Long-distance plant dispersal to North Atlantic islands:colonization routes and founder effect
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Original versionAoB Plants 2015, 1 10.1093/aobpla/plv036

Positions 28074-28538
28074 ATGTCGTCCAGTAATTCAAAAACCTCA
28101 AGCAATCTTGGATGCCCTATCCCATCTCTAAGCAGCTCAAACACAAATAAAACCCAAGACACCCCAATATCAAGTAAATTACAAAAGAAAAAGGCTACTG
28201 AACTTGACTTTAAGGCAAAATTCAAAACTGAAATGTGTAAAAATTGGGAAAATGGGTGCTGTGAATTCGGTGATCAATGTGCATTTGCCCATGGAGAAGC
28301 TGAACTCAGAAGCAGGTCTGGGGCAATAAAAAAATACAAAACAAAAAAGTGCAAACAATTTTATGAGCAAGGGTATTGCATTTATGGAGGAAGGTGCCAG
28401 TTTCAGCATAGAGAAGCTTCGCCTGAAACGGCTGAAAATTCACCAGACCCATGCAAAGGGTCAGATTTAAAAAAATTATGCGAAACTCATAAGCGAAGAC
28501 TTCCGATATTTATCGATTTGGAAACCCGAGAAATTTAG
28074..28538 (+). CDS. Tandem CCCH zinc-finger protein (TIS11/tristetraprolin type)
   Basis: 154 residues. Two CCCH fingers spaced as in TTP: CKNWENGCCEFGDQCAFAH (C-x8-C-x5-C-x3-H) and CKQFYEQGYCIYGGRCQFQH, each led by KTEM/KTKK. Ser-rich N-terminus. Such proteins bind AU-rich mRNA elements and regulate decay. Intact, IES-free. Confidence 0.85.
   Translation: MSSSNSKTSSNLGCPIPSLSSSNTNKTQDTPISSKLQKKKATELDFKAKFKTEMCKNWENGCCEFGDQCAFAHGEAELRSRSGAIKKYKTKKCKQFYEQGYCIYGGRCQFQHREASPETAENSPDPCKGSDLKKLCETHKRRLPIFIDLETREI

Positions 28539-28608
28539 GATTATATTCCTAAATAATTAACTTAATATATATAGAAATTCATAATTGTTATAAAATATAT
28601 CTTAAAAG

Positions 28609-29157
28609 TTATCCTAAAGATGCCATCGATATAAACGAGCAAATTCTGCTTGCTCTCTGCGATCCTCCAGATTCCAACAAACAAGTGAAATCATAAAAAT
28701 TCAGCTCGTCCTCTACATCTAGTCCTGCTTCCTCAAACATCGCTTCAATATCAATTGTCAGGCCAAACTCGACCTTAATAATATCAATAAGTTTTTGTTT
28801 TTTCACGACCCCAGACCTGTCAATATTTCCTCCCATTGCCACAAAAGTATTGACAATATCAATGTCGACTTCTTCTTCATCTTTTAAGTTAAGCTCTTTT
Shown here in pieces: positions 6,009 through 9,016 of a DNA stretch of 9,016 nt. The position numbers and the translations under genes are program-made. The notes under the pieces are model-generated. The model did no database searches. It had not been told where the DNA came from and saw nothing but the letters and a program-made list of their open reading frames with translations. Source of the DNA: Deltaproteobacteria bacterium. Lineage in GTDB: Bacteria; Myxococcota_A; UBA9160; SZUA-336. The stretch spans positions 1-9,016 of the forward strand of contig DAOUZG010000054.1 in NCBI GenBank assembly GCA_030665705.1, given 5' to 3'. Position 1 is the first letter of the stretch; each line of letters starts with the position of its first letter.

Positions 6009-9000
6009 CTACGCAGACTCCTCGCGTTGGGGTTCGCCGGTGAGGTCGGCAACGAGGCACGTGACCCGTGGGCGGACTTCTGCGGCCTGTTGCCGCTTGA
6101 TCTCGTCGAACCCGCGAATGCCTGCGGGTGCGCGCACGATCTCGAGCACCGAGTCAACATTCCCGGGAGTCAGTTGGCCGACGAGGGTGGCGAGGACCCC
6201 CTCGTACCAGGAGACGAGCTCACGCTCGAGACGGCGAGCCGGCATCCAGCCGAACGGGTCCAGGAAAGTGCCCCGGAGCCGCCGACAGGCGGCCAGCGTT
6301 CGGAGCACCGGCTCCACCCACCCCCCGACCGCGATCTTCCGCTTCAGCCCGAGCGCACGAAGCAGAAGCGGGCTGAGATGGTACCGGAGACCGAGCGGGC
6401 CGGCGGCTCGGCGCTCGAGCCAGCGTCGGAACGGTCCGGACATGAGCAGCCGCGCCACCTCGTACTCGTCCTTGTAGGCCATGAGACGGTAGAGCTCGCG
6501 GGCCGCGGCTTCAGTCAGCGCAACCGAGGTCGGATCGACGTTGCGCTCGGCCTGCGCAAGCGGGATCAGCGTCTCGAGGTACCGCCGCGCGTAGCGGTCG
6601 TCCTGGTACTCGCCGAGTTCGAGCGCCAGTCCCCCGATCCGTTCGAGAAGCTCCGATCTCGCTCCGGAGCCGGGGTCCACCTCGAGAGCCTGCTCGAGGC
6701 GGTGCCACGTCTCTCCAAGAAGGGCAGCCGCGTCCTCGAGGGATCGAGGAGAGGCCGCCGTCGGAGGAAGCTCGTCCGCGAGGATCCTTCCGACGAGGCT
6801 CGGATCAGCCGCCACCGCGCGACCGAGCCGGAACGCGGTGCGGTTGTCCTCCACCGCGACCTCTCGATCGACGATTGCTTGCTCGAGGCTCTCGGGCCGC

Long-distance dispersal (LDD) processes influence the founder effect on islands.We use genetic data for 25 Atlantic species and similarities among regional floras to analyse colonization, and test whether the genetic founder effect on five islands is associated with dispersal distance, island size and species traits. Most species colonized postglacially via multiple dispersal events from several source regions situated 280 to .3000 km away, and often not from the closest ones. A strong founder effect was observed for insect-pollinated mixed maters, and it increased with dispersal distance and decreased with island size in accordance with the theory of island biogeography. Only a minor founder effect was observed for wind-pollinated outcrossing species. Colonization patterns were largely congruent, indicating that despite the importance of stochasticity, LDD is mainly determined by common factors, probably dispersal vectors. Our findings caution against a priori assuming a single, close source region in biogeographic analyses. Amplified fragment length polymorphism (AFLP); dispersal vector; founder effect; genetic diversity; islands; long-distance dispersal (LDD); postglacial; species traits.